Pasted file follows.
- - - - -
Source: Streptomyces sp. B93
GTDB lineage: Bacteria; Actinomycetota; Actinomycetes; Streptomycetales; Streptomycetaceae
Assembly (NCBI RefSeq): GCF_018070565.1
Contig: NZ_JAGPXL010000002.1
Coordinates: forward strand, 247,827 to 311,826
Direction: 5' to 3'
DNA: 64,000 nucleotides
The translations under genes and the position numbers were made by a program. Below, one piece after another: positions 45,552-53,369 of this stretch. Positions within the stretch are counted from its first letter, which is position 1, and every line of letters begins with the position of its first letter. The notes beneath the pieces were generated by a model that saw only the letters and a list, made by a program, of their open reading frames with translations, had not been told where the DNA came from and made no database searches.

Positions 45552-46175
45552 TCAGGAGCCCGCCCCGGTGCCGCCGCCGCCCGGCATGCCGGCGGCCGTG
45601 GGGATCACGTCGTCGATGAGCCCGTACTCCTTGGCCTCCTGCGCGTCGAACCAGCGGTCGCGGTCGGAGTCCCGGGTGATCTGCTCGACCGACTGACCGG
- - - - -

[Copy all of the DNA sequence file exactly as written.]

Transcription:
Source: Streptomyces sp. B93
GTDB lineage: Bacteria; Actinomycetota; Actinomycetes; Streptomycetales; Streptomycetaceae
Assembly (NCBI RefSeq): GCF_018070565.1
Contig: NZ_JAGPXL010000002.1
Coordinates: forward strand, 247,827 to 311,826
Direction: 5' to 3'
DNA: 64,000 nucleotides
The translations under genes and the position numbers were made by a program. Below, one piece after another: positions 45,552-53,369 of this stretch. Positions within the stretch are counted from its first letter, which is position 1, and every line of letters begins with the position of its first letter. The notes beneath the pieces were generated by a model that saw only the letters and a list, made by a program, of their open reading frames with translations, had not been told where the DNA came from and made no database searches.

Positions 45552-46175
45552 TCAGGAGCCCGCCCCGGTGCCGCCGCCGCCCGGCATGCCGGCGGCCGTG
45601 GGGATCACGTCGTCGATGAGCCCGTACTCCTTGGCCTCCTGCGCGTCGAACCAGCGGTCGCGGTCGGAGTCCCGGGTGATCTGCTCGACCGACTGACCGG